Wisdom From Kammbia Book Review 115: Sula by Toni Morrison

by | Nov 1, 2022 | 2022 Book Reviews, Marion's Favorite Books, Marion's Favorites, Marion's Reading Life Blog, Toni Morrison, Wisdom From Kammbia Column | 0 comments

“Outlaw women are fascinating—not always for their behavior, but because historically woman are seen as naturally disruptive and their status is an illegal one from birth if it is not under the rule of men. In much literature a woman’s escape from male rule led to regret, misery, if not complete disaster. In Sula, I wanted to explore the consequences of what that escape might be, on not only a conventional black society, but on female friendship.”

Toni Morrison wrote the aforementioned words in the last paragraph of the foreword to the latest edition of her second novel, Sula.  Sula was published in November 1973, and she began writing this tale of female friendship in 1969. America at that time (like now) was going through political and societal change. Morrison took a personal story of best friends in a fictional small midwestern Ohio town and made it universal amongst the dynamics of human relationships and societal change.

Nel Wright has been accepted by the community called The Bottom in the fictional town of Medallion. The Bottom is an all-black community and became its own character in the novel. Nel grew up in a stable home despite not having a father. Sula Peace grew up in opposite conditions. She has turbulent relationships with her mother Hannah and grandmother Eva. Hannah and Eva were seen as eccentrics to the community and that branding got passed on to Sula.

Despite their differences, Sula and Nel became best friends. They shared everything as children.  However, there was an incident with a neighborhood boy that started a crack into their friendship and cemented their roles within the community. Sula left town for ten years and when she returned ends up betraying their relationship causing the end of Nel’s marriage to a man named Jude.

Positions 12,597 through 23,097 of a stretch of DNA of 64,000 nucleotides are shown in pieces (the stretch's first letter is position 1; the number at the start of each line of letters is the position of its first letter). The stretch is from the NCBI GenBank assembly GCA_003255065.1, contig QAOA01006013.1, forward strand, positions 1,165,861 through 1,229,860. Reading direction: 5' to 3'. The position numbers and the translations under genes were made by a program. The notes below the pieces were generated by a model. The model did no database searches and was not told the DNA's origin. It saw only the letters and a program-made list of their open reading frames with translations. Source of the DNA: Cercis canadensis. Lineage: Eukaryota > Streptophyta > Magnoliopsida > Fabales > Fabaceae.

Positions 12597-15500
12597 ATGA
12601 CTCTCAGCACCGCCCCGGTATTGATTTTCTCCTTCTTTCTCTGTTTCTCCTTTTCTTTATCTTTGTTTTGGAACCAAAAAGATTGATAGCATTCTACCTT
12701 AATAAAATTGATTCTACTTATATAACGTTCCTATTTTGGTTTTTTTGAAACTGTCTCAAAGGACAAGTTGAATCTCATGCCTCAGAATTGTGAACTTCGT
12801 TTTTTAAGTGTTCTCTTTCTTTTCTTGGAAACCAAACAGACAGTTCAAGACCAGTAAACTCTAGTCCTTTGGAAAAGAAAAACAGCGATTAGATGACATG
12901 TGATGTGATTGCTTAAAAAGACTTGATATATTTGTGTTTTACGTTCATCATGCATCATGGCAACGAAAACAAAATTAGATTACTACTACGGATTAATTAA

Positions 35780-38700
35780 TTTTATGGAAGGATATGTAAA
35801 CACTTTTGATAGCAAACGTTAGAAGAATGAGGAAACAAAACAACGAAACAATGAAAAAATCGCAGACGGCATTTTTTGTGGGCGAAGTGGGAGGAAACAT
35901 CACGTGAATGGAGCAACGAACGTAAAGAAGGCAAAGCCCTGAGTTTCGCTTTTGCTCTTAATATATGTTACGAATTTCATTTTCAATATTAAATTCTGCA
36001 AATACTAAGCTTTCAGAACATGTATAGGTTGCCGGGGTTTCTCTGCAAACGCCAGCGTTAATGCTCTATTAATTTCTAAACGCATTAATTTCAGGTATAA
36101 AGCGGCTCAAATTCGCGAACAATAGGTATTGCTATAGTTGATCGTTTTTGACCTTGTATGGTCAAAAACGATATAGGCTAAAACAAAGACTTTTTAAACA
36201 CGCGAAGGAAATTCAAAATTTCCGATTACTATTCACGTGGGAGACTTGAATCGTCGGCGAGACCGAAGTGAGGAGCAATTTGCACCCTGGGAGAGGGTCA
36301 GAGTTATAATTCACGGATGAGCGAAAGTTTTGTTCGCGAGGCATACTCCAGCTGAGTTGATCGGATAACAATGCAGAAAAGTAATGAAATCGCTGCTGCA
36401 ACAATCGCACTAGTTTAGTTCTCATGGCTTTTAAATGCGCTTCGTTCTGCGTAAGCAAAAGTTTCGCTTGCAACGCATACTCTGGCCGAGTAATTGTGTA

Morrison does an incredible job exploring the friendship in a way I had not read in fiction before. This passage from the second half of the novel describes in this manner:

“She had clung to Nel as the closest thing to both another and a self only to discover that she and Nel were not one and the same thing. She had no thought at all of causing Nel pain when she bedded down with Jude. They had always shared the affection of other people: compared how a boy kissed, what line he used with one and the other.

Marriage, apparently, had changed all that, but having had no intimate knowledge of marriage, having lived in a house with women who thought all men available, and selected from among them with a care only for their tastes, she was ill prepared for the possessiveness of the one person, she felt close to.”

Morrison dissects the friendship spot on.  The adverb, apparently, is the key word of those paragraphs and illuminates how Sula has no boundaries and while Nel does. Also, this is excellent writing and shows the power of prose fiction at the highest level.

Sula is not regarded as Morrison’s best novel.  That is still to come with Song of Solomon & Beloved. I will dare write that Sula should be regarded as one of her best. I have written in that past that I have not been a Morrison fan as a reader. I have read three other novels (Song of Solomon, Jazz, & Paradise) that have left me lukewarm after reading them.  However, that has changed in 2022 after reading her only published short story, Recitatif and this novel.  Even though, Sula was published nearly fifty years ago, the novel displays Morrison’s storytelling talent, the conservatism of the black community, pre-Civil Rights era, and the complexity of female friendship in a story less than 180 pages.

Sula joins Erasure by Percival Everett and The Wood Wife by Terri Windling as my favorite reads for this year. Morrison’s second novel is a worthy book club selection (I know Oprah chose it her book club) and a great place to start for Morrison newcomers.


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